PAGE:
Jeff Koons, One Ball Total Equilibrium Tank (Spalding Dr. J 241 Series), 1985, glass, steel, sodium chloride reagent, distilled water, basketball; 64 3/4 x 30 3/4 x 13 1/4 inches. Collection of B. Z. and Michael Schwartz. ©Jeff Koons.

The final show in the Whitney Museum's Madison Avenue building, before it moves to the Meatpacking District, will be a retrospective of Jeff Koons, the artist's first large-scale New York museum solo (June 27-Oct. 19, 2014). "Jeff Koons: A Retrospective" also marks the first time the Whitney is devoting almost its entire building to the work of a single artist. It's the first U.S. retrospective for the artist since a 1992 show organized by the San Francisco Museum of Modern Art.

Organized by curator and associate director of programs Scott Rothkopf, the exhibition includes about 120 works in various mediums. It will travel to Paris's Centre Pompidou (Nov. 26, 2014-Apr. 27, 2015) and to the Guggenheim Museum Bilbao in summer 2015.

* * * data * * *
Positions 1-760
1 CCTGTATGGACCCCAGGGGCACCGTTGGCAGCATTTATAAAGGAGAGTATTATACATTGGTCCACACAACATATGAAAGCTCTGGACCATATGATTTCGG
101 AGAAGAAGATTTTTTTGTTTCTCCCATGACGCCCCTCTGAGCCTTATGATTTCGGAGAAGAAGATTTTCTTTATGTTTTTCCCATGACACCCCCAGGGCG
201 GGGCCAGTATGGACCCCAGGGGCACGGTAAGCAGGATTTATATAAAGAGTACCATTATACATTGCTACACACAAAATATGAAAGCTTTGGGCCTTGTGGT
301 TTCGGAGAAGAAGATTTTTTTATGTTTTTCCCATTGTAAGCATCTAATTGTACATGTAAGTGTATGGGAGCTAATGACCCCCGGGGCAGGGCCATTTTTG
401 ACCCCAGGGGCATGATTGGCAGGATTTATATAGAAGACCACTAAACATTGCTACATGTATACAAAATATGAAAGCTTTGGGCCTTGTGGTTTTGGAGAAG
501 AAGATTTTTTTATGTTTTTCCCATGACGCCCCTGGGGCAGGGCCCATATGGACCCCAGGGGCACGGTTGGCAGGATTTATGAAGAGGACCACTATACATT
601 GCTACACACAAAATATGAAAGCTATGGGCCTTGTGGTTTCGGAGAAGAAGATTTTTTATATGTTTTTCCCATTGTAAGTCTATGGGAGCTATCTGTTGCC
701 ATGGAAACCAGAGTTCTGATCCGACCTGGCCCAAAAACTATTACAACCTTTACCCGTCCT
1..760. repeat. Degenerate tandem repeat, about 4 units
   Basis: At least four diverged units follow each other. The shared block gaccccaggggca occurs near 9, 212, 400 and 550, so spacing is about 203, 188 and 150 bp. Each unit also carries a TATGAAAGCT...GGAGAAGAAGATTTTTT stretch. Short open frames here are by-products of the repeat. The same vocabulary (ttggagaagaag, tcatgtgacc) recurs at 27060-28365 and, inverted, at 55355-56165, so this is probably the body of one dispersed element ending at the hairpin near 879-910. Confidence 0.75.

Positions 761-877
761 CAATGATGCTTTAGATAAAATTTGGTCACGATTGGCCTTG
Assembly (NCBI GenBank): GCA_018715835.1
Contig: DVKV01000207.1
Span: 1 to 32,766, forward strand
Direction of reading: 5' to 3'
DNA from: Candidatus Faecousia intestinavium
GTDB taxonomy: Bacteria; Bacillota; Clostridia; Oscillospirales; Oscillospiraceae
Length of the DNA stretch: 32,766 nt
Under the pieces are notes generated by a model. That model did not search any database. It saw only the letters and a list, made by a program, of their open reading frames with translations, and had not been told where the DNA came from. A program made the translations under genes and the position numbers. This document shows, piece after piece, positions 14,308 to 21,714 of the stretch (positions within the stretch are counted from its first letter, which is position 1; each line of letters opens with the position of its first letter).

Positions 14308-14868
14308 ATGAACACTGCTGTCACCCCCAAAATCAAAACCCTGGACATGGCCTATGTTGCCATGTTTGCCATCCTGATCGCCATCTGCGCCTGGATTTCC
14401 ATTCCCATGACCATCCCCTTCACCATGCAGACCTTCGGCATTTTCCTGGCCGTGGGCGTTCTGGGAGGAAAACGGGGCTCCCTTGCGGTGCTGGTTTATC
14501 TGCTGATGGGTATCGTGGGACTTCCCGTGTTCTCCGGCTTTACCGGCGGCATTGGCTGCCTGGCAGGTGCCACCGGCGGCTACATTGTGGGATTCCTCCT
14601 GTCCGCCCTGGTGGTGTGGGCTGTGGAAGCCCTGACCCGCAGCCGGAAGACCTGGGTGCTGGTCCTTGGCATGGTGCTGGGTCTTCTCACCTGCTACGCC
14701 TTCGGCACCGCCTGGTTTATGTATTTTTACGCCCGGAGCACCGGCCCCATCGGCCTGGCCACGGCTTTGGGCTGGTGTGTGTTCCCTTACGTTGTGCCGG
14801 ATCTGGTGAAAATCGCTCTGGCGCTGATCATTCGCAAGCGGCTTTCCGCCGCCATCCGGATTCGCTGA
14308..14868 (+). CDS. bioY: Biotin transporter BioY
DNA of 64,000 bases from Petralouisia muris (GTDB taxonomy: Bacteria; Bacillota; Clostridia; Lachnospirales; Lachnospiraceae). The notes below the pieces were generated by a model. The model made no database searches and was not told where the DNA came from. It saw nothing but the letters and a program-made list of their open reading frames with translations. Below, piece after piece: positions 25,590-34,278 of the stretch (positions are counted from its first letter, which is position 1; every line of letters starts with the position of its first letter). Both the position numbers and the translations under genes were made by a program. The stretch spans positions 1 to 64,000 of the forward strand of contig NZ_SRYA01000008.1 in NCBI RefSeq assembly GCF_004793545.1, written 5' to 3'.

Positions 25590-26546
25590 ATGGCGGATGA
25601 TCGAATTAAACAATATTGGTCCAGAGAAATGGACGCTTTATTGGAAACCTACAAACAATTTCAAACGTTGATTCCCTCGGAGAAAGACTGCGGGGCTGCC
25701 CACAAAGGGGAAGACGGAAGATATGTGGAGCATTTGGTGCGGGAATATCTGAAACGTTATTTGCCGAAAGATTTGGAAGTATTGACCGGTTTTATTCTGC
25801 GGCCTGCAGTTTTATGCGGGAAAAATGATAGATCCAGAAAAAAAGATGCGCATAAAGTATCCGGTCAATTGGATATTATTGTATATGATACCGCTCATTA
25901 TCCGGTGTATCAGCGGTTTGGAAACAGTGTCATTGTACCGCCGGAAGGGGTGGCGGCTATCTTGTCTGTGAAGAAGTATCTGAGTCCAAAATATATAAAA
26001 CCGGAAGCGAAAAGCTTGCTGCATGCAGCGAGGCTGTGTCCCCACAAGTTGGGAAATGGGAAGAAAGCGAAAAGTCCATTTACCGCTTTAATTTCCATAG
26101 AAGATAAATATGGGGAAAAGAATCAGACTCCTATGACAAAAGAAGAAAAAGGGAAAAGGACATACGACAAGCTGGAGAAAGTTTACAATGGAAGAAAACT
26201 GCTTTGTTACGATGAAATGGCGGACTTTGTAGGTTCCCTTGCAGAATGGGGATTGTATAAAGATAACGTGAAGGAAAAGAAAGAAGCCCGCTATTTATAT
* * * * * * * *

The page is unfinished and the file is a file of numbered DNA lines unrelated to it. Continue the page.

Koons, 58, is a market powerhouse. His Balloon Dog (Orange), 1994-2000, fetched $58.4 million, just above its $55 million high estimate, at Christie's last month to set the auction record for a living artist. (The work was sold by Peter Brant, chairman of Brant Publications, which publishes A.i.A.) He is able to spread himself among two of the world's most powerful galleries, opening twin shows at Gagosian (which represents him) and David Zwirner this spring during Frieze week. He is that rare artist who is interviewed on Stephen Colbert's show The Colbert Report.

"Koons is widely known as the maker of a handful of iconic objects, but this retrospective will for the first time demonstrate how they fit together as part of a compelling and multifaceted story that will surprise even those familiar with his work," Rothkopf said in a press release.